We can begin creating that new mindset in our own districts right now. We did that at Ayersville by starting slowly but making it very clear that SEL was not a passing fad.
We spent a half year just piloting 7 Mindsets and getting teacher buy-in. You have to take baby steps, especially if it’s completely new to the staff. The hardest sell was to the folks who think of themselves as being content specialists, especially at the high school level. When we asked those teachers to take time out of their algebra or biology class to spend 10 minutes on relationship-building, for example, we got some pushback.
Educating teachers about the importance of SEL and how it affects the academic side of school is really important in those early days of implementation. One way we continue to do that is by building relationships with other school districts that have implemented SEL or are in the process of making it a priority.
Even as you go slowly, however, it has to be clear that you’re making a long-term organizational commitment to SEL. We were fortunate in that our superintendent was supportive from the beginning. He not only allowed us to run with it, but helped to ensure it was included in the district’s five-year strategic plan.
All of this came together to create powerful buy-in from our students almost immediately. We’re a K–12 building, so when our administrative team partnered on bringing SEL to Ayersville, it was a K–12 initiative.
Inspiring Students to Turn Thought into Action
After the first year, we knew we needed to be able to recognize our students for displaying what we have termed “7 Mindset behavior.” This led to the creation of our Instilling Mindsets, Promoting Academics, and Celebrating Talents (IMPACT) program.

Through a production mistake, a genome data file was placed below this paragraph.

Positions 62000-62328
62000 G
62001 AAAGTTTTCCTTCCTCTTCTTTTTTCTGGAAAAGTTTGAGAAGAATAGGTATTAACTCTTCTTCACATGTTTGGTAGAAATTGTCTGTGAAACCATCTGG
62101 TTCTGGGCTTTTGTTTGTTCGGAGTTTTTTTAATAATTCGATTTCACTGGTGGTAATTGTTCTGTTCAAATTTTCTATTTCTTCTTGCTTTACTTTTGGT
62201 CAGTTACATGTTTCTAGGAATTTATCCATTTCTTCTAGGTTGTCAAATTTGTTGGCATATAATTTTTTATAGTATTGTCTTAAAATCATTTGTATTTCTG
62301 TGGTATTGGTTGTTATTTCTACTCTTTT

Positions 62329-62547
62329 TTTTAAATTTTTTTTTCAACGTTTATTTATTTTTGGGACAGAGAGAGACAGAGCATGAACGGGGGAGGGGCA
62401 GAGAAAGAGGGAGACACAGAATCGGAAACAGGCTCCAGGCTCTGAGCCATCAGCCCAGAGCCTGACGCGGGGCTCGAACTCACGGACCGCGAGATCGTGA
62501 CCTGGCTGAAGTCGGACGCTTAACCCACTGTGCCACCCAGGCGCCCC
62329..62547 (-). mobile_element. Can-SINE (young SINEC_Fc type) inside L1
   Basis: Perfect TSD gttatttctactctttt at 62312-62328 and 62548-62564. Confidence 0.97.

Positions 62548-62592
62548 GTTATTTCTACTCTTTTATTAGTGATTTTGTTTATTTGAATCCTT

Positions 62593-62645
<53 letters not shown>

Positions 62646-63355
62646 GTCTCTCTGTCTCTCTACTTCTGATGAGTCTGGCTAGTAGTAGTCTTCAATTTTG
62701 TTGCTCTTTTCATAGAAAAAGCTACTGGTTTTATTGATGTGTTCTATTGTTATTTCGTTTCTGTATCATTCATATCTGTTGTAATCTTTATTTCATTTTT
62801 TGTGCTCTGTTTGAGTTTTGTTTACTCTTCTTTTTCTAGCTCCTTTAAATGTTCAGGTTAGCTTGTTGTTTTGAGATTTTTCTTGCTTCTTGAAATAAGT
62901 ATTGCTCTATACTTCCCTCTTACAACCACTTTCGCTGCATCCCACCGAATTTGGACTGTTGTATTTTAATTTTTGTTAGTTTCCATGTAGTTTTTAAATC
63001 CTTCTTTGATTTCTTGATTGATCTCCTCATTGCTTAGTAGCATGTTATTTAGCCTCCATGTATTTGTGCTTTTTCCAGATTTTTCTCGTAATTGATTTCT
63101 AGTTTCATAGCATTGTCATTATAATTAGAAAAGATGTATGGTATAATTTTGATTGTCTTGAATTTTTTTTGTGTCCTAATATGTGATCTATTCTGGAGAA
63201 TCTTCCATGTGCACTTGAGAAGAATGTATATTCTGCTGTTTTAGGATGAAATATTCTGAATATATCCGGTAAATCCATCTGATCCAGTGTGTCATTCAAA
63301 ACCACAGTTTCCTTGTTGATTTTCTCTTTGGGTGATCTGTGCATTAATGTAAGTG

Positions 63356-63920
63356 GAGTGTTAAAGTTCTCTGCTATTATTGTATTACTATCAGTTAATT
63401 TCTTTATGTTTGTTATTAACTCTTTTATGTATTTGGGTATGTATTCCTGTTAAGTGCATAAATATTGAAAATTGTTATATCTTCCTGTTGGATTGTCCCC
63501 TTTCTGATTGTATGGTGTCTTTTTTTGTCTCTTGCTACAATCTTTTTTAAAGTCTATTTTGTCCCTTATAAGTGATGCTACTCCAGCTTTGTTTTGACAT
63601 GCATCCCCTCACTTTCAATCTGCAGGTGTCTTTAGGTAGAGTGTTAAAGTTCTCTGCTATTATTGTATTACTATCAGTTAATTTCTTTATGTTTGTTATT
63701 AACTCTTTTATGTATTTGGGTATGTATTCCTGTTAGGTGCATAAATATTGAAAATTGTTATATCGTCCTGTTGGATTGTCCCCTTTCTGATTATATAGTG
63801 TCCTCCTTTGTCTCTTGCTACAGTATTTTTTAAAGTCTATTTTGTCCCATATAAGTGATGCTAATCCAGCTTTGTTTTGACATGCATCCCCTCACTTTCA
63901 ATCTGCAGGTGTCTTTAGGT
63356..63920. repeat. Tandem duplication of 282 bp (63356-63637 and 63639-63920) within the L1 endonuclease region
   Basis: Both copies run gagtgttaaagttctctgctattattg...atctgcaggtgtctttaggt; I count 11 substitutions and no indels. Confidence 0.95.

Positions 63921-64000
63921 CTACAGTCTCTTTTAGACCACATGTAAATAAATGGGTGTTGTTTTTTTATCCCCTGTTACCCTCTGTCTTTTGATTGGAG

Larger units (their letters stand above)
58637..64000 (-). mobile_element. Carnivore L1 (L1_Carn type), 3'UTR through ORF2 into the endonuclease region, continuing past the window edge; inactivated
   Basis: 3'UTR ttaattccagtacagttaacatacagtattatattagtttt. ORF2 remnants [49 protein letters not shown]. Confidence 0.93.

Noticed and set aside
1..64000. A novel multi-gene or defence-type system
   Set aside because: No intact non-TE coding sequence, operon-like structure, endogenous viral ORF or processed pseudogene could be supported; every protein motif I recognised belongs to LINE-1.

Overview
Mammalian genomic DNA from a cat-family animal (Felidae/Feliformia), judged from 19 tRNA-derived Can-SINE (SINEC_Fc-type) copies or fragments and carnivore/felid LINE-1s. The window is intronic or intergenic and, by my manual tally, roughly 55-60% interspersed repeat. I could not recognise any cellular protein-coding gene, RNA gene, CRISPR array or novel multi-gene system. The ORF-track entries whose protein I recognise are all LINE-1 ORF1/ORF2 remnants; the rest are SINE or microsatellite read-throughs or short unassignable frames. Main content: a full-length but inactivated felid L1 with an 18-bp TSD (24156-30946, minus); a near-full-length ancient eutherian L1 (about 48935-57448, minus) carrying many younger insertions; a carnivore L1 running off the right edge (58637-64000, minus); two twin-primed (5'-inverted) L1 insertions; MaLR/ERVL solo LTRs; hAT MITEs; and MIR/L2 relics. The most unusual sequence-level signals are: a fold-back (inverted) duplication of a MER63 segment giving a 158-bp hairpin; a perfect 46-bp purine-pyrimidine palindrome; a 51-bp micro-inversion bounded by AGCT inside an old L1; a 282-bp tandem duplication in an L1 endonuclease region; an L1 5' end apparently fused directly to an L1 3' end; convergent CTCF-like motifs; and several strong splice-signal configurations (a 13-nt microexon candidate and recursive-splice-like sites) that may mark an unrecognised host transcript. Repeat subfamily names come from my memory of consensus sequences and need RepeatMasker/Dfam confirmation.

The IMPACT program is all about recognizing students who demonstrate learning objectives from the 7 Mindsets curriculum. With younger students, it’s often something as simple as a student picking up a piece of trash from the floor of the cafeteria. As they get older, it’s bigger things, such as stepping into a situation where a peer is being picked on. We recognize these behaviors on the morning announcements, we give them a certificate, and we make a positive phone call home.
That last piece of recognition has done so much to improve relations with family members and build community. Every day I get to call parents with positive news, which is not an opportunity principals have often if they don’t create it themselves.
The warm feelings generated by the curriculum and the IMPACT program are real. I don’t think they should be overlooked, but these initiatives have more concrete results as well. Since launching these programs we’ve seen decreases in disciplinary issues and behavior referrals. We’ve also seen improvement in our state scores. I may not be able to draw a direct line from SEL to those scores, but I believe it’s a contributing factor.
We have a responsibility to prepare these students for academic success and the world beyond. That must begin with a foundation of social and emotional skills.
Kirk Jones is the middle school principal at Ayersville Local Schools. He can be reached at [email protected].